Germany flag Germany: Investing in Germany

Foreign direct investment (FDI) in Germany

FDI in Figures

Germany is considered an attractive country for foreign direct investment, but in recent years the influx of FDI has been hampered by the global recession and subsequent Eurozone crisis. According to the 2023 World Investment Report by UNCTAD, FDI inflows into Germany were down by 76.2% in 2022, totalling USD 11 billion, against USD 46.4 billion one year earlier. In the same year, the stock of FDI decreased slightly to over USD 1 trillion (-4.8%). The country has traditionally been a key investor: Germany's outward investment stood at USD 143 billion in 2022. According to data from the national Trade and Investment Agency (GTAI), Germany’s federal states registered 1,783 FDI projects in 2022 (excluding M&A). The number of business expansion projects remained stable at 1,783, with the United States leading as the primary source country, contributing 10% more projects (279 in total). Switzerland, the second-ranking country, saw a slight decrease in FDI, while Britain experienced a 21% rise, securing the third position with 170 projects. In the same year, key sectors attracting FDI to Germany included semiconductors, clean energy, digitalization, logistics, and the service sector. However, in 2023 GTAI expects a decline in foreign direct investments by 18% compared to the previous year. In 2023, 16 investments exceeding EUR 100 million have been confirmed, including six in the billion-euro range. Significant commitments include Eli Lilly's EUR 2.3 billion investment in a new plant in Alzey, and BP's substantial EUR 6.8 billion for two North Sea wind farms. Additionally, three data centers in Berlin, Wustermark (Brandenburg), and Hanau (Hesse) are each anticipated to surpass the billion-euro mark. Finally, apple is set to make a substantial investment of around EUR 1 billion to expand its European center for chip design in Munich. Overall, FDIs in Germany are mostly owned by Luxembourg, the Netherlands, the U.S., Switzerland and the UK, which represent more than 60% of the total stock. France, Ireland, Italy, Austria, and Japan are also investing in the country. FDIs are mainly oriented towards finance and insurance, manufacturing and trade, information and communication, management and consultancy activities, and real estate. The latest data from OECD shows that in the fist half of 2023 FDI inflows to Germany reached a total of USD 15.6 billion, more than four times higher compared to the same period of the previous year.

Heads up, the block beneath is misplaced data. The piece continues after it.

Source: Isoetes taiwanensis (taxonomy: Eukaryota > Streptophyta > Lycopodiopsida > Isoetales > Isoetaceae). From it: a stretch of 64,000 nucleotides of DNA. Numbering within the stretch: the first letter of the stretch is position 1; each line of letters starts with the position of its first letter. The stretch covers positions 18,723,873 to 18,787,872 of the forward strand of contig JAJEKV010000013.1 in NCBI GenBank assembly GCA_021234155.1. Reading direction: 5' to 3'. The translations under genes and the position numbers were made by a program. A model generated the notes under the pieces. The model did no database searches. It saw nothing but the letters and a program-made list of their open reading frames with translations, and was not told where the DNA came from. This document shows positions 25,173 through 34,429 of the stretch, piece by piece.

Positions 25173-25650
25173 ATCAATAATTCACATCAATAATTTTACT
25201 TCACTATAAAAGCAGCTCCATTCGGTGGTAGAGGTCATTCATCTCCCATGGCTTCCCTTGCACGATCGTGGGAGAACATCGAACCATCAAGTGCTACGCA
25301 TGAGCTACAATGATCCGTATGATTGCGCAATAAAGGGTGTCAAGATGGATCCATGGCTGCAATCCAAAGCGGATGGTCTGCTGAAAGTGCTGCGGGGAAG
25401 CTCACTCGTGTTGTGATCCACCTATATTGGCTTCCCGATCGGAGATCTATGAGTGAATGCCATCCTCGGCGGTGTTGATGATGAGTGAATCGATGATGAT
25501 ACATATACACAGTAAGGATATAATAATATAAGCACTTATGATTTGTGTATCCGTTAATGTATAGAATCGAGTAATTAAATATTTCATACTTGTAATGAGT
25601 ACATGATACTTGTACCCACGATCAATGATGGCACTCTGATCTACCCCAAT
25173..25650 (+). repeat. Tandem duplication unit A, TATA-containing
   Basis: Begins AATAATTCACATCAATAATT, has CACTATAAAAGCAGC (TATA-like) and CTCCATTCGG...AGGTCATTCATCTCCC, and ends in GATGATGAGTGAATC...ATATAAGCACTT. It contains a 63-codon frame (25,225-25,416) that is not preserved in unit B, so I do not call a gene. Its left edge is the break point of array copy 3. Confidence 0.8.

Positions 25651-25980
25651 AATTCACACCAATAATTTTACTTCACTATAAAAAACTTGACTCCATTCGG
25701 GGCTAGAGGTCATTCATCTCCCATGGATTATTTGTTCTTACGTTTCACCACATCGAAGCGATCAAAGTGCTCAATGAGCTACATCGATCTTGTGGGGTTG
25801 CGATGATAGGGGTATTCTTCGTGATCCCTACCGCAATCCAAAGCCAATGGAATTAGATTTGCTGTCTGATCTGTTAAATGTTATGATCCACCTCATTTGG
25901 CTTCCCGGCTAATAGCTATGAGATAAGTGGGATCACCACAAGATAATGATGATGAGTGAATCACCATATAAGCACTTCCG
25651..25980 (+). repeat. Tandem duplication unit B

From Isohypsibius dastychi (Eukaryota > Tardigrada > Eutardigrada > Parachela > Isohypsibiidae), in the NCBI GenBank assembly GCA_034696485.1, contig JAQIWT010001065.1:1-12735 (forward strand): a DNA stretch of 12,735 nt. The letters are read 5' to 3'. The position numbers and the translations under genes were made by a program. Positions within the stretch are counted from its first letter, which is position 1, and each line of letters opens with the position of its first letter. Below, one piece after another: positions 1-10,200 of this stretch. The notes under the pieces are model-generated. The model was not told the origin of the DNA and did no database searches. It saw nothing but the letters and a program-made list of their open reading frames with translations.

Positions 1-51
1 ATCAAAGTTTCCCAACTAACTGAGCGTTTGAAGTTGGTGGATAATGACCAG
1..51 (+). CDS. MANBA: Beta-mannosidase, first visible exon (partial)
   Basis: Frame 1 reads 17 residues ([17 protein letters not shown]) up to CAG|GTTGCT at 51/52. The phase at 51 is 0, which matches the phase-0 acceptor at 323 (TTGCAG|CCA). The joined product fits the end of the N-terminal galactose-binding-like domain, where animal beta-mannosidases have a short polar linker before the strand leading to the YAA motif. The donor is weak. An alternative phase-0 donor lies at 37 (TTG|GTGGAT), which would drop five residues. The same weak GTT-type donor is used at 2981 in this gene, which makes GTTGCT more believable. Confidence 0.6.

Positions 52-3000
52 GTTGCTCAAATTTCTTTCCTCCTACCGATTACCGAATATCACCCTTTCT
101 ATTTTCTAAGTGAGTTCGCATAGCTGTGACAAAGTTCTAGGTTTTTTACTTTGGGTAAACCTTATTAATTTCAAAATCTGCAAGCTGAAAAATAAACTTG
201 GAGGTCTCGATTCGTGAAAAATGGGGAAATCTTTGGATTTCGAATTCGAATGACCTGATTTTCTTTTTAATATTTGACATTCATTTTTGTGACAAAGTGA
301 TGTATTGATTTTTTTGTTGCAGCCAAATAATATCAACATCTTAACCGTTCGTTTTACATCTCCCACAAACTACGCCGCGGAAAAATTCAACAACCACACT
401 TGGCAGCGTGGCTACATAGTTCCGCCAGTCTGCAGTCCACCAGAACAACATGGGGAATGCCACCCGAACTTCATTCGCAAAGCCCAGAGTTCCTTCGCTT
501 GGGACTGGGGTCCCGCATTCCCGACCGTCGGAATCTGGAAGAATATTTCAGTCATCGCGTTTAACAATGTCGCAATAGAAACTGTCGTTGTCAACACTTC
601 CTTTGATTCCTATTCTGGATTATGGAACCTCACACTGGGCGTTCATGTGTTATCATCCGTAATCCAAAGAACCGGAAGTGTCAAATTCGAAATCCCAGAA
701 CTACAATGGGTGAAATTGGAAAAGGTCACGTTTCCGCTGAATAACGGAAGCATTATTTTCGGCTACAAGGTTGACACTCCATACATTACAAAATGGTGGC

Among the country’s strengths are a highly powerful and diversified industrial network, a highly skilled workforce with a good command of English, reliable infrastructure, a favourable social climate, a stable legal framework and a location at the heart of Europe. Its main weaknesses are a high tax rate (for both individuals and businesses), rather inflexible labour laws, and a high dependence on the automotive and mechanical industries. The Economist Business Environment ranking puts Germany in the 13th place out of 82 countries in terms of business environment. However, The Economist notes that the country is more exposed than most other large high-income economies to the near-term fallout and energy risks from the Russia-Ukraine conflict. Constraints on the ranking include a high tax burden on labour income and on firms, combined with high administrative costs. Germany ranks 8th among the 132 economies on the Global Innovation Index 2023 and 18th out of 184 countries on the 2023 Index of Economic Freedom.